"As to severity, I myself have received 15 cuts with a stick, and though I was not particularly strong, it had no more effect on me than to make me fonder of standing up than sitting down for a day or two; and it
did me, morally, all the good in the world."

        The fact that this individual could not sit down without pain for days afterwards clearly indicates that the beating resulted in tissue damage.  Nevertheless, like his latterday counterparts, the prospankers, this person, was keen to visit the sufferings of his own childhood onto the next generation.

        The _Daily Mail_ (London, 5/8/1903) quoted a magistrate as saying:

        "It is news to me that a schoolmaster may not correct a scholar in a proper way. I have never heard of a summons against the headmasters of Eton, Harrow, or Rugby, or any of those schools for assault.  The boys get swished for all sorts of offences at those schools.  At least they did in my day, and I hope they do now."

        The fact that the perpetrators of this cruel maltreatment of helpless children never drew the attention of law enforcement agencies further underscores the social acceptability of bloody beatings during the period in question.  Modern sensibilities recoil from descriptions of such corporal punishments, once considered harmless and beneficial by the majority.  Yet the numerous voices raised in defense of such practices bear a marked similarity to modern-day apologetics for spanking.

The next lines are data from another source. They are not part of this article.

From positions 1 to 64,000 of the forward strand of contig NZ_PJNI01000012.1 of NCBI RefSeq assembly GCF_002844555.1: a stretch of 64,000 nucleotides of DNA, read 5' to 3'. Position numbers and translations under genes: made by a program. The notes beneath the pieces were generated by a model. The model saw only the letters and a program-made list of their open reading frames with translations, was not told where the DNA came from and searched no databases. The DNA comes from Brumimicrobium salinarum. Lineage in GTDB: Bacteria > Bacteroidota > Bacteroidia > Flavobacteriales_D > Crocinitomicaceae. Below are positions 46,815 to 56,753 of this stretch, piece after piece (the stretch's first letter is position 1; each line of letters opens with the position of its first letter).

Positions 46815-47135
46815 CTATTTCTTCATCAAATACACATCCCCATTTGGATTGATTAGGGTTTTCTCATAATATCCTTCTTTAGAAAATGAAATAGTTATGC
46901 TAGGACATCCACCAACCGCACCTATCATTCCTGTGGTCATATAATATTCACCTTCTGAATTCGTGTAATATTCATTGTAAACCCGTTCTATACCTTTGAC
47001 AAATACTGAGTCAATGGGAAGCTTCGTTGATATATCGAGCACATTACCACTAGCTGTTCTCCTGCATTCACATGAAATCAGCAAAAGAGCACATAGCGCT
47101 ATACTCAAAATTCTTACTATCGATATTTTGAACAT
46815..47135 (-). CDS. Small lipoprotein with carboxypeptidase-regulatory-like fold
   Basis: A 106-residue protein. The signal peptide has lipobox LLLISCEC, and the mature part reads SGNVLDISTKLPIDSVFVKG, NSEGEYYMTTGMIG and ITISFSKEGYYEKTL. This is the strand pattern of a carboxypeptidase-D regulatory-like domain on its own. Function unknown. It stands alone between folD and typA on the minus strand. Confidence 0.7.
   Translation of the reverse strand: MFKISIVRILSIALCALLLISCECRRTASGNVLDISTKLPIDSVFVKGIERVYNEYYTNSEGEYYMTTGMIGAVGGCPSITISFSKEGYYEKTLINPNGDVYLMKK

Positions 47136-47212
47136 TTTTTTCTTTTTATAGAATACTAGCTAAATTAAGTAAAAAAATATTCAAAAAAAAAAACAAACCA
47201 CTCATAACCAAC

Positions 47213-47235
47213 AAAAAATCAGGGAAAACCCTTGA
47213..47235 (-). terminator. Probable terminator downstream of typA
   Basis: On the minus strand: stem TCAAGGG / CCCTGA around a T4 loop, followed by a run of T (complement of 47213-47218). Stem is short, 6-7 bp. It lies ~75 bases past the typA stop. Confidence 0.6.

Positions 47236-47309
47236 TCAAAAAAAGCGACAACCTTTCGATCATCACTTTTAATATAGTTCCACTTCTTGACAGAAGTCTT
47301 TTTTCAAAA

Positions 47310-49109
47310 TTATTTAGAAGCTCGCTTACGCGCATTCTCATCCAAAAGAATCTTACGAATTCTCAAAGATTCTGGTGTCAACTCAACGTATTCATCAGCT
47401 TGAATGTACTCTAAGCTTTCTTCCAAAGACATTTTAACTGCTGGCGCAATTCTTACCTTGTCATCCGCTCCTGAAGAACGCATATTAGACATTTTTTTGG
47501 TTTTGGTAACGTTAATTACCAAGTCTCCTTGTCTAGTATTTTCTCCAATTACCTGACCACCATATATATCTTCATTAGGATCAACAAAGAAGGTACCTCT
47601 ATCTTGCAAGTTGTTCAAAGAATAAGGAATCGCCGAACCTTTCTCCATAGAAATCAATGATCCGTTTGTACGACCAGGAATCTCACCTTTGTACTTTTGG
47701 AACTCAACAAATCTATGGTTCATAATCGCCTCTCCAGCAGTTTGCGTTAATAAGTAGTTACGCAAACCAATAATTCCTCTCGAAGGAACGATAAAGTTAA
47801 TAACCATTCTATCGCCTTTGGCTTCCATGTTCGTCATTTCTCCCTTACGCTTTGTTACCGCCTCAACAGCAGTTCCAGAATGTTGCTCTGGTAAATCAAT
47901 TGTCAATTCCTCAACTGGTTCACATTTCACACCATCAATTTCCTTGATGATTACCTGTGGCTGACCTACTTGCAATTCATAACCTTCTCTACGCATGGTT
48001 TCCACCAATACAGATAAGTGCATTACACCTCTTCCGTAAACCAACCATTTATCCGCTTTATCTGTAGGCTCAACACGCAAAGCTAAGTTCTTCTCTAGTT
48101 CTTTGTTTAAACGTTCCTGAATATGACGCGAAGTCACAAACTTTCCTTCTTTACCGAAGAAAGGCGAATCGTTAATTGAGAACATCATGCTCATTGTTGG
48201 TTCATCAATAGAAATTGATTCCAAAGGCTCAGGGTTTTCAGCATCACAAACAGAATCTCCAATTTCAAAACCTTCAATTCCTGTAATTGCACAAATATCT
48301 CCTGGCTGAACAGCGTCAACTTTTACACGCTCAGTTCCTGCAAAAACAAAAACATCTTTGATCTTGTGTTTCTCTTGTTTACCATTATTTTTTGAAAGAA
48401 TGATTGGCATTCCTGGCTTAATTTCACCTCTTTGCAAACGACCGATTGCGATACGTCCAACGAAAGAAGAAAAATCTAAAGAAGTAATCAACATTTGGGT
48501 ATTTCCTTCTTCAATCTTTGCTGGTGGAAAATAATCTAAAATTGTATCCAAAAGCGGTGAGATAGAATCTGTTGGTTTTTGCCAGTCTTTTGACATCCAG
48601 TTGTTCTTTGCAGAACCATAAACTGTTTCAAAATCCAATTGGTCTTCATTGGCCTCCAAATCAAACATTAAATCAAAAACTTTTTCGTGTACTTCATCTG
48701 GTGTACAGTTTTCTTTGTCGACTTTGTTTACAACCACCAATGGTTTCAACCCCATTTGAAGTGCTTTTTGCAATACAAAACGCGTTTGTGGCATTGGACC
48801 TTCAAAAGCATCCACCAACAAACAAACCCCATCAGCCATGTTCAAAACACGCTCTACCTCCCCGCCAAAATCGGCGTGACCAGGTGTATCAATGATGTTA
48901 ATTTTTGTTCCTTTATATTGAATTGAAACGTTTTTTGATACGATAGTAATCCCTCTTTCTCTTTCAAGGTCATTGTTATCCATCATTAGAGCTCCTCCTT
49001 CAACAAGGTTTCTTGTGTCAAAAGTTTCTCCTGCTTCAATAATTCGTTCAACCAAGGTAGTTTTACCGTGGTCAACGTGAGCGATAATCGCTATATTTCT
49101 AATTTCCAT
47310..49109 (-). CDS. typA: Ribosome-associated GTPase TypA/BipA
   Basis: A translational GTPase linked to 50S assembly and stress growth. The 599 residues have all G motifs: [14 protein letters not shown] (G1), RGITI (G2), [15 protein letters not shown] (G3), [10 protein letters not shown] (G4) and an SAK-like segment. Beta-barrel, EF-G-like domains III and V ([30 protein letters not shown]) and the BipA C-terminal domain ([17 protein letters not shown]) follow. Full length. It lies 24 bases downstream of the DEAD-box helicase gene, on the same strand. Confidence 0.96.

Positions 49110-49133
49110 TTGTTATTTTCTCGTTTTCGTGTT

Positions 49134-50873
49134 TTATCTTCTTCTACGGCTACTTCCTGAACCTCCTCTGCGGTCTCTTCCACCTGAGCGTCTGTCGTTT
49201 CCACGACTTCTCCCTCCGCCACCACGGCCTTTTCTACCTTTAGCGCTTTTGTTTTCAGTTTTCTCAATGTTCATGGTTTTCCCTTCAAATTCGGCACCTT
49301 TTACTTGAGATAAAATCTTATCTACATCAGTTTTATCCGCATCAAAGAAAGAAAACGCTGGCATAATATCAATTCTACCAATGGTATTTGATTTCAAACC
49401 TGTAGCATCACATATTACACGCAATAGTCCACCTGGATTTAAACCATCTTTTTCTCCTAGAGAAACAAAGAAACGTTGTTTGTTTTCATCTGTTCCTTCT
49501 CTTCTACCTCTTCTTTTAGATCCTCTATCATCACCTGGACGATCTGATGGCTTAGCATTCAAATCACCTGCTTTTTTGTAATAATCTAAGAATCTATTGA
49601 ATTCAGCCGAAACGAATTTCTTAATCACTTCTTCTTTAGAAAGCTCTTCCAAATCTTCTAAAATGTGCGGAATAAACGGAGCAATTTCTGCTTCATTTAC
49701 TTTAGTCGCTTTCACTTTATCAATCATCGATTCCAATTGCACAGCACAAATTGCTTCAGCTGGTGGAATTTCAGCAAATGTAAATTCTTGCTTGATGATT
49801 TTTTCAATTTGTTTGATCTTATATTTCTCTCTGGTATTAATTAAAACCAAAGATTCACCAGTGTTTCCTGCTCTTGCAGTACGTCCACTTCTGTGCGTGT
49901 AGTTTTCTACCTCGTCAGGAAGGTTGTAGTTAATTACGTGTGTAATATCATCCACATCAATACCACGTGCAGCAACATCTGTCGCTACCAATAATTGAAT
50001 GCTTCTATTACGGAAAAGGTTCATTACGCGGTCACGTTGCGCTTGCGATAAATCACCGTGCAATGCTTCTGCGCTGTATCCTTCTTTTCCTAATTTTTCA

Edward Wood, a minister of parliment, argued against an anti-corporal-punishment bill in a 1912 debate in the British House of Commons:

        "I know that I was once whipped three times before breakfast, and I do not think I was the worse for it.  I can honestly say that it had an extremely deterrent effect in my after career."

        As a contemporary pro-spanker might argue, he was whipped, and look how HE turned out.  He became a minister of parliment!    According to the logic of all-too-many adults now living, this would indicate that whipping a child three times before breakfast constitutes "good discipline."

        In conclusion, the evidence indicates that there is very little in the way of physical cruelty to children which certain adults will fail to defend, provided that they themselves suffered such cruelty at a tender age.  Psychological mechanisms of repression, denial, and displacement of aggression account for the widespread willingness of former child victims of physical abuse to make light of it, extoll its virtues, and advocate its use on today's children.  The words of those who testify to the harmless and beneficial nature of physical punishments visited upon them in childhood deserve little weight.  They talk just like the pro-birchers of yore.